Tumors and growths on the nose and within the nasal cavity can lead to nasal discharge. In addition, you will see other signs, such as swelling of the nose or snout, or visible growths on the nostril or coming out of it. The tumors may open into weeping wounds, have irregular margins, or be a different color than your dog’s nose (IE dark black growths on a pink nose, or weird gray growths on a black nose).
Diagnosing involves many factors. The first, if the tumor is clearly visible, is to take a sample of it, either via a fine-needle aspirate, or a biopsy of the tissue. From there, it can be looked at under a microscope or sent to a lab for testing. If the tumor is within the nasal passages, a scope can be used to both look at, and take a sample of the growth, generally under sedation. Nasal flushes can also be used to gather tissue samples within the nose.
Treatment depends greatly on what the tumor is. If the tumor is visible or in an easy to get to location, surgery may be all that is needed to remove it. In the case of harder to treat locations, a referral to a veterinary oncologist for chemotherapy or other treatment may be needed. Steroids may also help with secondary symptoms, such as coughing, sneezing, and inflammation in cases where treatment of the tumor is unavailable, but your dog still has a good quality of life.
Pneumonia and Lung Disease
While nasal discharge is a less common symptom of pneumonia or lung disease, it can still occur. These illnesses affect the lungs via infections, viral illnesses, aspiration (inhaling liquids or solids into the lungs), or systemic disease. Your dog may struggle to breathe and have their gums turn pale or blue. They may also cough or wheeze, or have a change in appetite and behavior. Dogs may also show exercise intolerance, tiring out quickly or becoming lethargic. If you notice your dog struggling to breathe or turning blue or pale, seek emergency care immediately.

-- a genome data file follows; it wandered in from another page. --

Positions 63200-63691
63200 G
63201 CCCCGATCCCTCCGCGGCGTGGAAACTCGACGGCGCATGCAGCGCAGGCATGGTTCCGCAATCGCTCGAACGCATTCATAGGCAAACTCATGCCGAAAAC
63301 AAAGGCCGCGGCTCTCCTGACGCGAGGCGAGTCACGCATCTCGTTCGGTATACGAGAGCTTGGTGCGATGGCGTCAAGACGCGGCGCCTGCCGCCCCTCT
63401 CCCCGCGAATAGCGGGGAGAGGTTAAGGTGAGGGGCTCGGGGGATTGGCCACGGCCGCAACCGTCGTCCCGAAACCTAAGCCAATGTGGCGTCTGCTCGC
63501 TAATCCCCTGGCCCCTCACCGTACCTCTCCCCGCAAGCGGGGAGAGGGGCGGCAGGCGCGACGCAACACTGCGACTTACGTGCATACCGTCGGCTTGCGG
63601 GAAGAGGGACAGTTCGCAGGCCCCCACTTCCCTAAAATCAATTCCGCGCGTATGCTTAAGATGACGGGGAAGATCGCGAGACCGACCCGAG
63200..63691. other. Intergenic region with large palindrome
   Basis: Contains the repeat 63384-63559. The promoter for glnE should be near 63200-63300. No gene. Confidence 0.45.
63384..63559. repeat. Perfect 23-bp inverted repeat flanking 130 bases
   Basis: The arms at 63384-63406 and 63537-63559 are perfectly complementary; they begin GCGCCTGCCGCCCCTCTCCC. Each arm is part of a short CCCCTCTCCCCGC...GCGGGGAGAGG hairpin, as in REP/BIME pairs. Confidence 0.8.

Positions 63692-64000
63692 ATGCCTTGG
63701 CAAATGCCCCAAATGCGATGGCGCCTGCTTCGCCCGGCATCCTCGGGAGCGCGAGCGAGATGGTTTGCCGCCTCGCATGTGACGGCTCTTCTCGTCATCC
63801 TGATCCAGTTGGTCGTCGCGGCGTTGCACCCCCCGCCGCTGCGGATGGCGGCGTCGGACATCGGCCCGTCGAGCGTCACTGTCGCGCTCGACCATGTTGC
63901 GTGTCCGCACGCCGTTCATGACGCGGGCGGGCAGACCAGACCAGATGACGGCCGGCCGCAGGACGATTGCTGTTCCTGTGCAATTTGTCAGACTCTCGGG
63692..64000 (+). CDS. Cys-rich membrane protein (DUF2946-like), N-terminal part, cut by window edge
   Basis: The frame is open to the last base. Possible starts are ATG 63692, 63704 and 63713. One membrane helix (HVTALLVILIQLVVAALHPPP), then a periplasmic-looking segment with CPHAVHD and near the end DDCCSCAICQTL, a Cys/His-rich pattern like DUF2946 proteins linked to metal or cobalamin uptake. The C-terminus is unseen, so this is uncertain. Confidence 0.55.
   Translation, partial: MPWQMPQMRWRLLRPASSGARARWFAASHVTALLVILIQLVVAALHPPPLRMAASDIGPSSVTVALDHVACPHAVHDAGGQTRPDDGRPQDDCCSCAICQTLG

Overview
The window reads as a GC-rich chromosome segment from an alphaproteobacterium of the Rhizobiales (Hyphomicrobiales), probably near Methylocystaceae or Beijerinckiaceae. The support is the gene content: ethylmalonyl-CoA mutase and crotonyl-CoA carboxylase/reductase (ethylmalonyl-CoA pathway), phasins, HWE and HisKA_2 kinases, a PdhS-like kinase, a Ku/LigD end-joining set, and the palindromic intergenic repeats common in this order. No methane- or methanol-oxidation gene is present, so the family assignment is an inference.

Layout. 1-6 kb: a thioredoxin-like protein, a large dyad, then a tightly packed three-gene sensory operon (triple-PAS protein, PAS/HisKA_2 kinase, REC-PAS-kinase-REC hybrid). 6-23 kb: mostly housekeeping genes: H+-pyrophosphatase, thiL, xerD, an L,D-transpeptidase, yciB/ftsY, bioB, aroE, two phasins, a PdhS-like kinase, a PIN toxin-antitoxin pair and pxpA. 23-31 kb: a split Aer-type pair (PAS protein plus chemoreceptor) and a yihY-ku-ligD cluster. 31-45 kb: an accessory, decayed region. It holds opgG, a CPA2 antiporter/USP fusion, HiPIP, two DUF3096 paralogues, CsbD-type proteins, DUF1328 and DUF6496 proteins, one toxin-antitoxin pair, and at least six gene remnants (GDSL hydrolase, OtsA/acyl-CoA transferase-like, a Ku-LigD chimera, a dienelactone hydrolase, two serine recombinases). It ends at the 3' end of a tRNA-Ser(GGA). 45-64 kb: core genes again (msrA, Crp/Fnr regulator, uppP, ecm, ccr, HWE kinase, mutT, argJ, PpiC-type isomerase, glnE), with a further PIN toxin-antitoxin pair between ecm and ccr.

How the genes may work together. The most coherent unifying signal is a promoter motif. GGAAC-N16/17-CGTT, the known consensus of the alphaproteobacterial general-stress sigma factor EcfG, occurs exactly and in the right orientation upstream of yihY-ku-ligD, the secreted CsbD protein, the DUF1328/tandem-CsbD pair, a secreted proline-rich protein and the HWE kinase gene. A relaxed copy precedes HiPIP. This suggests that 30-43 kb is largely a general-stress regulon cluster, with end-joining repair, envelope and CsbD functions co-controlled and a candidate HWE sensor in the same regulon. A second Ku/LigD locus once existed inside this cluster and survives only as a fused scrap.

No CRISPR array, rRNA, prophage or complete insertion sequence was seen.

Physical examination, including listening to the lungs and heart, is a first diagnostic step. From there, your vet may order bloodwork to check for infections and viruses. X-rays and ultrasound can also be useful for checking the clarity of the lungs for fluid buildup or injury. In the case of emergency situations, triage is first. Your dog will likely be put into an oxygen cage or chamber to help them breathe while tests are run and an IV catheter is placed to give medications more quickly.
Treatment can range from antibiotics and bronchodilators to help with breathing and treat infection, to long-term medications to treat underlying lung diseases. In more severe cases, long-term hospitalization with supplemental oxygen and IV medications can help. In rare cases, ventilators may be used until your dog is able to breathe on their own.
Congenital deformities, or deformities present at birth, may cause nasal discharge as a symptom. Often, other symptoms present first, such as visible deformities of the nostrils, snout, or upper palate in the mouth. Puppies may have trouble nursing and aspirate milk into the respiratory tract, or may have difficulty breathing. You may also notice strange snuggling or wheezing noises if air is being directed the wrong way through the nose. Problems with the tear ducts, which drain into the nasal cavity, can also cause discharge from the eyes or nose.
Visual inspection of newborn puppies is best for catching deformities. In some cases, such as with a cleft palate, surgical correction is the best option. However, this is difficult to do on newborn puppies, and so many puppies are tube-fed until large enough for surgery, or the cleft closes on its own with age. In the case of non-obstructive deformities, such as with the nostrils, no action may need to be taken.
While nasal discharge may be the last thing you notice in the case of traumatic injury, it can still be a sign there is something wrong ongoing. If your dog has bumped into something recently and now has discharge from the nose or eyes, it could indicate an injury to the nose or nasal passages. Visible wounds on the face or nostrils may also indicate an injury.
Your vet can take a look at your dog’s nose, snout, and inside the nasal cavity to check for injury. Depending on the severity, conservative treatment such as pain medications or antibiotics may be all that is needed. If the injury has caused a visible deformity that won’t heal on its own, surgical correction to suture or repair the nose may be recommended. Prognosis of facial injuries is often good, even in cases where the injury to the face, jaw, and surrounding tissue is severe.
Nasal discharge in dogs can have a wide variety of causes. Luckily, most are easily treatable with a trip to your veterinarian, or regular annual vaccination. If you notice your dog’s nose running, be sure to keep note of any other symptoms, such as coughing or sneezing, as well as the consistency of the discharge. Taking quick action can help get your dog feeling better and stop the sniffles.